According to a report by the Institute of Fiscal Studies, after child birth ‘women’s employment rates jump sharply down from about 90% to 75%, and average weekly hours of work for those still in paid work fall from around 40 to less than 30.’ Women being the primary care givers in most cases, it can be a daunting prospect for a large majority to return to work after children.

There are childcare options to consider as you plan a return to work and a combination of various life admin tasks. It’s important to get ahead and start thinking of alternate arrangements when you want to go back to work so you’re not bogged down with any distractions during the application process.

Benefits of hiring returners

There are currently an estimated 2.1 million people out of the labour market of which 89% are women. According to a report by PWC, ‘addressing the career gap penalty for female professionals can deliver significant economic benefits.’ The report projects an additional income of £1.7 billion annually by bringing more women returners into the workforce.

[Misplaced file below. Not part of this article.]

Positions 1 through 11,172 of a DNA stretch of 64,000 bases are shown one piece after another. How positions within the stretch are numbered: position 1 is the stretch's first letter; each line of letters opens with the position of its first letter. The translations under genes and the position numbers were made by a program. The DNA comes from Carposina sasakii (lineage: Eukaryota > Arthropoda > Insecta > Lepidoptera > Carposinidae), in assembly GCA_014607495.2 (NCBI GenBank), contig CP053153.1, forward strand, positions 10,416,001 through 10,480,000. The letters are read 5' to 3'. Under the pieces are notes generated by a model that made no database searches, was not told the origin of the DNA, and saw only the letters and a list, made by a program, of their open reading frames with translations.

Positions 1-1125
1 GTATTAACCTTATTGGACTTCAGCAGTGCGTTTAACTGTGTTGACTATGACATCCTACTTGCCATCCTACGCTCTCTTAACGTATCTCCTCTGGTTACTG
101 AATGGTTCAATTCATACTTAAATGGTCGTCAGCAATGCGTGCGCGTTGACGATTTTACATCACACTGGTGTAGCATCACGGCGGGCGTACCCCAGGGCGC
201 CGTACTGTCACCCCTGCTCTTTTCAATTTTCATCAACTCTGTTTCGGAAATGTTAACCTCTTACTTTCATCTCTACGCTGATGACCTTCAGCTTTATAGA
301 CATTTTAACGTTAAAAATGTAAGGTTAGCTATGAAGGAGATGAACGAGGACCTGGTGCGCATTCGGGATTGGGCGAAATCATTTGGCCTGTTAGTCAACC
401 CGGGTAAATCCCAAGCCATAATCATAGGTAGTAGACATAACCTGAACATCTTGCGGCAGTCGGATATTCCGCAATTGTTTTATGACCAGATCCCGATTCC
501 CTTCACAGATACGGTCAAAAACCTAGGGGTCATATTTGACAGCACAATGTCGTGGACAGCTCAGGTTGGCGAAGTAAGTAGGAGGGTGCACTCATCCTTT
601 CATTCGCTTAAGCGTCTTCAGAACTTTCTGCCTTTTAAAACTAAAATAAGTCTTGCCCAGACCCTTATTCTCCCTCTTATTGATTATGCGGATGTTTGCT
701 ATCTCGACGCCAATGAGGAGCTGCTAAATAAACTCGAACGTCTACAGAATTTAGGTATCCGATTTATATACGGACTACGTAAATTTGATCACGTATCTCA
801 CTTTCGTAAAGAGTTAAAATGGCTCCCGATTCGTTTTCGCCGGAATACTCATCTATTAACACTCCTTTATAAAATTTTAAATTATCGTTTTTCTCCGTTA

Returner programmes help businesses hire experienced talent who may have been overlooked by traditional recruitment methods. Bringing back returners particularly in the IT sector addresses the digital skills shortage and helps businesses build more diverse teams whilst reducing the gender pay gap.

How to launch your career with FDM’s Returners Programme

FDM’s Returner Programme welcomes people with a career break of 12+ months. Our programme aims to train and recruit Returners for a number of Technical and Business roles and helps facilitate a seamless reintegration into the work force.  Our Returners Programme includes support for wellbeing and mentoring, as well as assistance for flexible working arrangements should you require them.

FDM Group is a global leader in the recruit, train and deploy sector, specialising in technology.  We work in partnership with our clients to help with their technology projects and to fill specialty skills gaps in their teams. We look at a broad range of factors during our application process, not just degree type or university. We focus on the potential of candidates and what they can bring to a role to make a real difference.

Get back to work with FDM’s Returner’s Programme today.

About Preeta Ghoshal

Preeta is a content writer with over 10 years’ experience across print, digital and broadcast media. She has worked extensively in multi-media content creation. Her work reflects a mix of subject matter research and storytelling to produce content that is both informative and easily digestible. She is presently providing content support to each of the FDM programmes and the wider marketing team.